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Consider giving a getaway package Concert tickets, ski lift passes make good gifts By ANDREW BOTTRELL

Know someone who needs to get away? A weekend trip just might be the perfect Christmas gift for them. Whether it be a ski trip to Colorado, a weekend in Omaha at the Henry Doorly Zoo or a concert at someone’s favorite venue, sometimes people just need to get out of town. “That’s definitely something that we can do,” said Tammy Brown, a travel agent

at the AAA Nebraska office in North Platte. “It’s definitely a really good option for a gift. We also have gift certificates, so [the gift giver] could come in and get a gift certificate, and [the recipient] can determine what they want to do with it.” Planning the perfect weekend for a family member or friend could be a little tricky, Brown said. You might have to let them in on the planning but it’s a unique and fun idea. And North Platte is within driving distance of plenty of entertainment options. “[People like to go to] Estes Park, Denver, Omaha — the destinations that have a lot of things going on like concerts and a lot of different types of fun things to do,” she said.

However, she said, travelers can still hop a plane and get to a few spots a little farther away for the weekend, like Las Vegas or Texas. “If it’s just a weekend getaway, to drive there is probably the best option,” Brown said. “You can also do a quick getaway and fly to Chicago and have plenty of time.” If gift givers want to do the planning themselves and are looking for sporting events, there are many websites such as that offer ticket packages to most sporting events. If the family likes to ski, check out, which offers condition reports and lift ticket deals to ski resorts throughout Colorado. Hoping to find a concert?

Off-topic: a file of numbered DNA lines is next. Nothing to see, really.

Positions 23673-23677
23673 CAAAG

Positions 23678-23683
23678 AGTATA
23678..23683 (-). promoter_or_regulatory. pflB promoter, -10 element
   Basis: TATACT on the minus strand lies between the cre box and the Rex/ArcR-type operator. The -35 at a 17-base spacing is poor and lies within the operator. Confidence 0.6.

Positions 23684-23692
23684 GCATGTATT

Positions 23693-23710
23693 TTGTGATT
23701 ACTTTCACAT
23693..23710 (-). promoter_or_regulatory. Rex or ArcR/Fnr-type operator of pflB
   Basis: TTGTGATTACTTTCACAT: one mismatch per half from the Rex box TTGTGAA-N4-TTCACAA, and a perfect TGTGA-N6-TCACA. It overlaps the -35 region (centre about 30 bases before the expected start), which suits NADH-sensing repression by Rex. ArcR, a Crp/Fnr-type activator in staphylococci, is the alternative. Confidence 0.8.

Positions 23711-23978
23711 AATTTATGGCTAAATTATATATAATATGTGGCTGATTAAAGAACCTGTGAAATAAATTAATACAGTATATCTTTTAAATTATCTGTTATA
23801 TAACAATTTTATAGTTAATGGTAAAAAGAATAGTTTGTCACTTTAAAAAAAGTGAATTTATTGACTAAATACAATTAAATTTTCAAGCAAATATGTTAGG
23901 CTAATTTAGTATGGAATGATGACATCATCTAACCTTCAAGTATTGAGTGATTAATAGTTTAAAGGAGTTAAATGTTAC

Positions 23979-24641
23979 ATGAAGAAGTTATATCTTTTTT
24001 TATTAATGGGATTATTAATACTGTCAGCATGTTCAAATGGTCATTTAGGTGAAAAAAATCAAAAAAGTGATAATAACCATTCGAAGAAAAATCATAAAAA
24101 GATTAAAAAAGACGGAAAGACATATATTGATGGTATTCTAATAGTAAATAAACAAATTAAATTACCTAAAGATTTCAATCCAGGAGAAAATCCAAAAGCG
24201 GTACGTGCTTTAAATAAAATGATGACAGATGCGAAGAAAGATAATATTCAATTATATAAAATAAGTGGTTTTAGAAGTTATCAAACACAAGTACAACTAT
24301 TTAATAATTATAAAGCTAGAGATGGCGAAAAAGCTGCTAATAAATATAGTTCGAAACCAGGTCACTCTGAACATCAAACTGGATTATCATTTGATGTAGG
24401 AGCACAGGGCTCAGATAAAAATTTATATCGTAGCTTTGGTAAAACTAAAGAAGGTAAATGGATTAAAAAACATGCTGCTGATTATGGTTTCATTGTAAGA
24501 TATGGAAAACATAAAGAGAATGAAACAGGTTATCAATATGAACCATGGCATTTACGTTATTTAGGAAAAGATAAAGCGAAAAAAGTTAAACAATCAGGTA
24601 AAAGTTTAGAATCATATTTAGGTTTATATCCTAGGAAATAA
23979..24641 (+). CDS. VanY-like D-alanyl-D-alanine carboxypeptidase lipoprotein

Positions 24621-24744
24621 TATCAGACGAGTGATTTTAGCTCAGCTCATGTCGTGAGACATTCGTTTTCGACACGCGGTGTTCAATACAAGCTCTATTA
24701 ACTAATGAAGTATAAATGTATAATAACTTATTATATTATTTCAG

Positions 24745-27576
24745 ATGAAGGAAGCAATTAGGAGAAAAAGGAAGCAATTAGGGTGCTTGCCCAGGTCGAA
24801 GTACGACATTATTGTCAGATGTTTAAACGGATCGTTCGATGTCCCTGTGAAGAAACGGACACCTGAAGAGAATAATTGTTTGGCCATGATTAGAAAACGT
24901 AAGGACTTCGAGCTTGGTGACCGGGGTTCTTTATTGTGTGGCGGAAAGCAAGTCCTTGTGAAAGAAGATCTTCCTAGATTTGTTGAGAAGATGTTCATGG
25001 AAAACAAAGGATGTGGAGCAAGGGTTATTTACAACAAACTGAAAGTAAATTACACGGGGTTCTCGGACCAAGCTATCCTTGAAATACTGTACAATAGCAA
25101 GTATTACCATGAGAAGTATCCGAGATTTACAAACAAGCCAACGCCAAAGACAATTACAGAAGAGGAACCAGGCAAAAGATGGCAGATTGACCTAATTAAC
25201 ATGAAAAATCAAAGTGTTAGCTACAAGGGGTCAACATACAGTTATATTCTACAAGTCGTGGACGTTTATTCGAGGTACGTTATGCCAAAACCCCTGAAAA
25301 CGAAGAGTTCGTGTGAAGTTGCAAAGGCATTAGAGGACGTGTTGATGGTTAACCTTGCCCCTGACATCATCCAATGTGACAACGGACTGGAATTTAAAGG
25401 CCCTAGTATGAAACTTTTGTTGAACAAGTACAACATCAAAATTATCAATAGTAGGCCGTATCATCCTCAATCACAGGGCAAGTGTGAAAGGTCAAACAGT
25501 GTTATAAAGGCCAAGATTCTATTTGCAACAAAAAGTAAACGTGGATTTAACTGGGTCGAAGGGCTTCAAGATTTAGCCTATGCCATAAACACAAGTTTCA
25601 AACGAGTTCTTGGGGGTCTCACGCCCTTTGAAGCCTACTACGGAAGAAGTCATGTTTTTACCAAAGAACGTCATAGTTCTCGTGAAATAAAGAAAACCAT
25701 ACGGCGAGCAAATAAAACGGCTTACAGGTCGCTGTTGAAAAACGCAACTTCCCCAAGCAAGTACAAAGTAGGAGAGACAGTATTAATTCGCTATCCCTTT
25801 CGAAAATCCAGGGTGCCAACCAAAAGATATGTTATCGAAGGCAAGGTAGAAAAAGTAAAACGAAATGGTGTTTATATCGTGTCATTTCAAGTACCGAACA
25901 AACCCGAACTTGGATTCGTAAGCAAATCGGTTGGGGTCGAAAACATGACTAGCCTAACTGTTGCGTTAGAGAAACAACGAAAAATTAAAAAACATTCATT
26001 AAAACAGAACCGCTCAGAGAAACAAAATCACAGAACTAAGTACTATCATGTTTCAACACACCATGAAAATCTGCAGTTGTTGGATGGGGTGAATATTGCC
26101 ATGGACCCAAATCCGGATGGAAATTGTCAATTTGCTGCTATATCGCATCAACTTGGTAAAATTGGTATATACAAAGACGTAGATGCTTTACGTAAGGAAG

Try or For example, anyone interested in Imagine Dragons can purchase tickets beginning at $29.50 for their show on March 15 at Pepsi Center in Denver. Brown said people who plan their own trip and go through various websites to get tickets and set up an itinerary should be careful of some of the fine print. “I would say you have to be careful, if you’re trying to do it on your own, be careful with a third party while looking for options,” Brown said. “A lot of times cancellations policies are different than what we can do. If something comes up and you need to change things, they make it impossible.”